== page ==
To Tell or Not To Tell

A few weeks ago, I got an email from an old friend of ours when we lived in the town before this one.  I knew her through her husband who I knew through Mr. X.  We probably wouldn’t have been friends if we had met otherwise.  We were just different.  But, she has faithfully kept up the correspondence, even when they moved away and I have (half-heartedly) kept up my end.

As an unspoken policy, we had not previously told any of our ‘old town’ friends about our current difficulty in reproducing.  It’s not something you just drop in a once in every six-months’ conversation.  But, at the same time, I found myself becoming resentful that they were prattling on about this and that and I couldn’t share that huge portion of my life that was consuming so much time and energy.

So, when she sent me an email last year after my miscarriage – when I was still raw and unapologetically sharing it with everyone – I knew I could not keep silent.  I couldn’t talk about unimportant things like my job or Mr. X’s job or the kitties.  It was infertility and miscarriage talk or she wasn’t getting a reply.  I was like a geyser – I had to tell or I would burst from the sheer effort of containing it all.  I was very diplomatic about how I told her, though.  No frowny faces, no woe-is-me my life sucks (even though I’m sure I said that at least ten times a day), just the straightforward, we’ve been having difficulty conceiving, sought treatment, had a miscarriage. So sad, blah, blah, blah.

She wrote a lovely note back and was genuinely sorry to hear of our misfortune, which was like balm on my raw wound.  So few people acknowledged what had happened and I was always so mollified when someone who we weren’t particularly close to was so giving. 

But now, we’ve had a second miscarriage, this time after IVF, do I give the sob story again? It is a huge part of my history, but not the only part. Would I feel as if I was betraying myself and our little phoenix if I didn’t tell her? Can I really let her believe that all is well in my world? I think that’s what it comes down to – this unabashed desire to be nakedly honest with her, put it all out there and let her pick and choose what she will respond to.  At least I know that I have told her and she now has the whole truth and nothing but the truth.

This plan has back-fired on me before, though.  After our first miscarriage, I wrote to Mr. X’s great-aunt, a woman I love and admire.  She’s feisty, loving, caring and just plain neat – all the qualities that I wish to have, particularly when I get older.  I told her of our miscarriage in my email and was waiting for her special brand of soothing.  A day passed, then a few, then some more.  Nothing.  Absolutely nothing.  I was heartbroken.  She has never said a word about it and it still breaks my heart. 

There were others who I told who never responded or acknowledged it: Mr. X’s cousin who I had to tell after she asked how our baby-making was coming along (not so well, my dear, not so well); our friends who had a baby last year – she called me recently after receiving my email and I could tell that she wanted to bring it up but didn’t have the heart (or the nerve). I can’t say I blame her.  But, still.  I knew she had read the email and still there was nothing.  And, of course, there was John*.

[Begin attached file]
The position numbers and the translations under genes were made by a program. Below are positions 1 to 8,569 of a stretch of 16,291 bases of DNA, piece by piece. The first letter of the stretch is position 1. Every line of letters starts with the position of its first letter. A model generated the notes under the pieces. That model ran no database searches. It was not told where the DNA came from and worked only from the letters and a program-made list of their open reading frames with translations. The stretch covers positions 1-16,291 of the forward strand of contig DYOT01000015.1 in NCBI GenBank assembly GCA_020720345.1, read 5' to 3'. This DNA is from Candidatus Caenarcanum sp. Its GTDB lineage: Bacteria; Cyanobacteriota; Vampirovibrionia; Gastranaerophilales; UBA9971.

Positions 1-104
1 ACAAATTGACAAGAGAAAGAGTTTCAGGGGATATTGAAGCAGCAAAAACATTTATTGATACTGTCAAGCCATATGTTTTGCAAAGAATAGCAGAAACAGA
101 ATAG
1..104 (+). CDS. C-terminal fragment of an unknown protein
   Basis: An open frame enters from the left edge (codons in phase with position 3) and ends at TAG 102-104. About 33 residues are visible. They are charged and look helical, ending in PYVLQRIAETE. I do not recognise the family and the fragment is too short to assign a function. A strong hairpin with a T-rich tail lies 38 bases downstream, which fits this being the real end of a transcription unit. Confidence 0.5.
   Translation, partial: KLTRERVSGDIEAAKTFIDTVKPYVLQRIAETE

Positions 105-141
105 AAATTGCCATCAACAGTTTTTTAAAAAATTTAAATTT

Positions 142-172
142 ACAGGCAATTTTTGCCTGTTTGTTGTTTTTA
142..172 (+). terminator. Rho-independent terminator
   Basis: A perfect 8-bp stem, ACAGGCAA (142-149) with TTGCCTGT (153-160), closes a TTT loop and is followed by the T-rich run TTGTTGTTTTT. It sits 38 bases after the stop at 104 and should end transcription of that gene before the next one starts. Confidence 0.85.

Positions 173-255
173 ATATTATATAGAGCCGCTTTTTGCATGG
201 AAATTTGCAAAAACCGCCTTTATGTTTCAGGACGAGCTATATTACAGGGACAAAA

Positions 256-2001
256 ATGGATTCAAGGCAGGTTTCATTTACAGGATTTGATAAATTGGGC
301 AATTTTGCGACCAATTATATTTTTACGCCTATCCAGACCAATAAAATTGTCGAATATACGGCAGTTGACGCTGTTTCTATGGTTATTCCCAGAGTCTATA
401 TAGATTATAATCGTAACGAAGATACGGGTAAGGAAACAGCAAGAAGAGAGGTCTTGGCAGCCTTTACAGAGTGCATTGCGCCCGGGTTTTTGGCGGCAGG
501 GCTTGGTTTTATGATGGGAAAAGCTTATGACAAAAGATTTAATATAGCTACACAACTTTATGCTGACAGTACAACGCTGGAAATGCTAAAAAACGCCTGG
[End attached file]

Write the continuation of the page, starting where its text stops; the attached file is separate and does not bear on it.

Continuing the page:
Am I committing some huge faux-pas here telling people that our life is not a bed of roses and shitty things happen to good people? Am I harshing on someone else’s day by sharing this? Am I being totally selfish by wanting to share EVERYTHING – the good, the bad, the ugly? Or, am I making it more acceptable to talk about these things, even if they are met with silence, so that if any of these women (the great-aunt notwithstanding) has the unfortuate luck to have a miscarriage, she knows at least one other person who has had one?  Why don’t more people share this information with each other? Are we all so ashamed of what happened as if it was somehow our fault (to which the resounding answer would be NO) that we can’t even begin to mention it until someone else has one?

After my first miscarriage, I seriously considered getting a t-shirt made that told the whole world what had happened.  I was hurting so much that I wanted everyone to know.  I never did it because the mere thought of it was comforting enough, but I still feel that stigma of being Debbie Downer whenever I tell someone what has happened – as if my bad news would taint the rest of their day. 

The bottom line is this: I had two miscarriages, both after infertility treatments and I am not ashamed of that.  I am still sad about it (and some days angry) but they are events in my life just like getting G or learning to sew and equally worthy of being shared.  For, they have to be shared, people need to know that this stuff happens and it happens to people they know and love.  I will still tell people in the hopes of meeting those few enlightened souls who ‘get it’ and educate those who don’t.

image: scottwills (used through Creative Commons)

9 thoughts on “To Tell or Not To Tell

  1. In my experience, silence is not an unusual response, especially as time passes, & especially from older people, who were basically told to “get over it” & swallowed that message hook, line & sinker. Our culture does not generally deal with death, loss & grief very well at all… also, the fact that you were pregnant means you had to have had SEX (gasp!!) — a personal & private subject — & that makes people uncomfortable too. I think there is also a lot of guilt & sometimes incomprehension on the part of some people for whom babymaking comes easily. The fact that you’ve been mentioning it openly to people, to me, means you are willing (in fact, eager) to talk about it. I’m sorry nobody seems to be taking you up on that. You have a great attitude!